- Special counsel Mueller has no sealed indictments as Russia probe ends: NBC News
- Explainer: How much of the Mueller report must U.S. attorney general disclose?
- Trump dangles investment to Caribbean leaders who back Venezuela’s Guaido
- No. 1 seed Virginia rallies to dominate Gardner-Webb
- Utilities ETFs Shine in a Low-Yield, Risk-Off Environment
Sterling saw some strong buying on international currency markets Tuesday, reaching its highest level since the country voted to leave the European Union in June 2016.
The pound had gained 0.2 percent by 9:00 a.m. London against the dollar, hitting 1.4363. This broke the most recent high seen back in January.
The currency has risen 6 percent since 2018 began, making it the best-performing currency among the G-10 economies.
The British currency depreciated more than 10 percent after the result of the referendum, when U.K. voters surprised markets with their decision to leave the EU. Since then, the uncertainty regarding the U.K.’s economic future has sent sterling on a bumpy ride.
Though the pound is still below its pre-referendum levels, the start of 2018 has shown some momentum is building. The recent strengthening has been caused by expectations that the Bank of England (BOE) will raise rates, as the economy performs better-than-expected. There has also been the agreement with the EU to put in place a transition period of 21 months before the U.K. is officially out of the bloc.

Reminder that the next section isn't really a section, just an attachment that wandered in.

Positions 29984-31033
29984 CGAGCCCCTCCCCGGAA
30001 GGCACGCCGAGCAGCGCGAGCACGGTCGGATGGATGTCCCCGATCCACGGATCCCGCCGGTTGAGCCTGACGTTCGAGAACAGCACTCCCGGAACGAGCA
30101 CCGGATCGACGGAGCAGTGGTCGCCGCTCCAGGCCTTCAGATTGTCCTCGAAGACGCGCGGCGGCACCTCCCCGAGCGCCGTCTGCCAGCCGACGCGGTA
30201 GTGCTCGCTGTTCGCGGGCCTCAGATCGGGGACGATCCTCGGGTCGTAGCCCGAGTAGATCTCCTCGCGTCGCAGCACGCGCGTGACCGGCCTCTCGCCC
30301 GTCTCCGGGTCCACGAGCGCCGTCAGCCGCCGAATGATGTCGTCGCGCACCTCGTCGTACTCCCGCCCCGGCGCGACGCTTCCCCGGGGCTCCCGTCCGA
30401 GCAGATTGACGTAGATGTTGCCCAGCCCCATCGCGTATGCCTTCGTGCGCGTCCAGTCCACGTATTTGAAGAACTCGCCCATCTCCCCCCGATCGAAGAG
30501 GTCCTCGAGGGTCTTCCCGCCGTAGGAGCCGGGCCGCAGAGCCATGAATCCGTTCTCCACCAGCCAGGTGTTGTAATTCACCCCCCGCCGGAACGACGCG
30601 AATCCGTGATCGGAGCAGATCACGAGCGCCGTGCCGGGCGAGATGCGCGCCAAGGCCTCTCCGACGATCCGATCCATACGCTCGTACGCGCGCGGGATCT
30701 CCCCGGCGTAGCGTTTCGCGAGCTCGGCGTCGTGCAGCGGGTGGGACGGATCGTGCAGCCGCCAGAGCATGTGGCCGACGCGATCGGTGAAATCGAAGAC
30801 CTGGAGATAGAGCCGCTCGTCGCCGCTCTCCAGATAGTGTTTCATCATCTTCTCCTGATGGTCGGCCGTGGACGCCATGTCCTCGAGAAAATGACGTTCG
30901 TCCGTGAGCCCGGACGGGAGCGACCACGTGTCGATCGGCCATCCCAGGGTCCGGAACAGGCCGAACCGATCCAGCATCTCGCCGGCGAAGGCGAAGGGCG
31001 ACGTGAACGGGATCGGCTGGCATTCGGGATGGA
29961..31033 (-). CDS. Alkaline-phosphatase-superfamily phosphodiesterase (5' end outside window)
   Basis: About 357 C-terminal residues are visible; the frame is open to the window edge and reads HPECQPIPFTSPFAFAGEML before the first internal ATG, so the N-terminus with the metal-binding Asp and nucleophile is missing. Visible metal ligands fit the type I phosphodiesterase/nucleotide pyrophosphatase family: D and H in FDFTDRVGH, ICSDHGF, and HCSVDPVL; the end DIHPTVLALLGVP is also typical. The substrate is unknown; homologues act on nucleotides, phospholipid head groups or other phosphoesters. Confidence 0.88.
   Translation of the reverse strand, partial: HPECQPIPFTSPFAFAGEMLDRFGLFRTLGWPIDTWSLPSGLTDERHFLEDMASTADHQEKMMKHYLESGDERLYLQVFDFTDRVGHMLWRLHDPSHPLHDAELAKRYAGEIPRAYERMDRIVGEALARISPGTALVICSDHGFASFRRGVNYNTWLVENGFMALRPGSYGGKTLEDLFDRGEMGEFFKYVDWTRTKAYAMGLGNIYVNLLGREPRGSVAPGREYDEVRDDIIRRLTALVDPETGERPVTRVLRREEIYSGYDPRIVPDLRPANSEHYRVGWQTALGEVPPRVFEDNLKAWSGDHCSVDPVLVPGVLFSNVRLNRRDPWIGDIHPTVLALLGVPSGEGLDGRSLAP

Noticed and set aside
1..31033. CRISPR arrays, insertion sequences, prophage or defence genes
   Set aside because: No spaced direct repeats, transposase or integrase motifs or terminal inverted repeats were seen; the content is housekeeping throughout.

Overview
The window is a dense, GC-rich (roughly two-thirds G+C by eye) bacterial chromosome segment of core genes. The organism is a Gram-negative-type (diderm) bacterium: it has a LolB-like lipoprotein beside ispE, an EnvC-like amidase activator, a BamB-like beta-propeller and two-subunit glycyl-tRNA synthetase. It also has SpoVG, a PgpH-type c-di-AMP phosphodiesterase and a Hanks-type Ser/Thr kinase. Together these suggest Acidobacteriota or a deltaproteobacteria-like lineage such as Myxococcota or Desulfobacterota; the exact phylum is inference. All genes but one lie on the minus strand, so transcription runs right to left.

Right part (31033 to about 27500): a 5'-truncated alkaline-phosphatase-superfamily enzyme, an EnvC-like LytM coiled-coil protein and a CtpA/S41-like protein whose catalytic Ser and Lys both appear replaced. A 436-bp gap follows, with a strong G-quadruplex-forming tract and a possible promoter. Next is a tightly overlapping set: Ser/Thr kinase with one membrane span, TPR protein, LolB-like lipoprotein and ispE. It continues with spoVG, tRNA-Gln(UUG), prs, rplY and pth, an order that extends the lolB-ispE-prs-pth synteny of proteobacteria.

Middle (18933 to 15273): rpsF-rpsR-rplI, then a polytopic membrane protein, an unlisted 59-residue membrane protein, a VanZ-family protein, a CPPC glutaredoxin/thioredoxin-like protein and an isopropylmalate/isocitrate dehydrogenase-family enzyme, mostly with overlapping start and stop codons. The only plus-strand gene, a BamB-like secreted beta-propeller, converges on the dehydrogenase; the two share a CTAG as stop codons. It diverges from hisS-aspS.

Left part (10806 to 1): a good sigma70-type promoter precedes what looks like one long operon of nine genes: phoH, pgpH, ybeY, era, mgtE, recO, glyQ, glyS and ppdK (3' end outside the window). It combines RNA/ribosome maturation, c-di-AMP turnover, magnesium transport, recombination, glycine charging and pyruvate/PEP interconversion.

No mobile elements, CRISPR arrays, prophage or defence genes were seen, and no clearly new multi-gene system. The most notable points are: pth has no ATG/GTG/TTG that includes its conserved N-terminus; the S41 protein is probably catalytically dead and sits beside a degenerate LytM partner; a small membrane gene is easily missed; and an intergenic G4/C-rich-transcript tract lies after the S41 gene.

“Sterling is currently the best performing G-10 currency in the year to date … (But) there are clear caveats to this optimistic outlook,” Rabobank analysts said in a note Monday.
“There are signs that the U.K. economy lost momentum in the first quarter, which could throw up hurdles for BOE hawks, also the Brexit trade talks could be tough,” they said.
Economists are expecting a slight decrease in gross domestic product (GDP) figures in the first quarter of 2018, after a growth rate of 0.4 percent in the last quarter of 2017. This is because the U.K. was severely hit by bad weather during the month of March, which is believed to have had an impact on every sector of the economy.
Meanwhile, markets are expecting the BOE to raise rates at least once this year, with many expecting this to happen at a meeting in May.
On Tuesday morning, euro-sterling traded at about 0.863.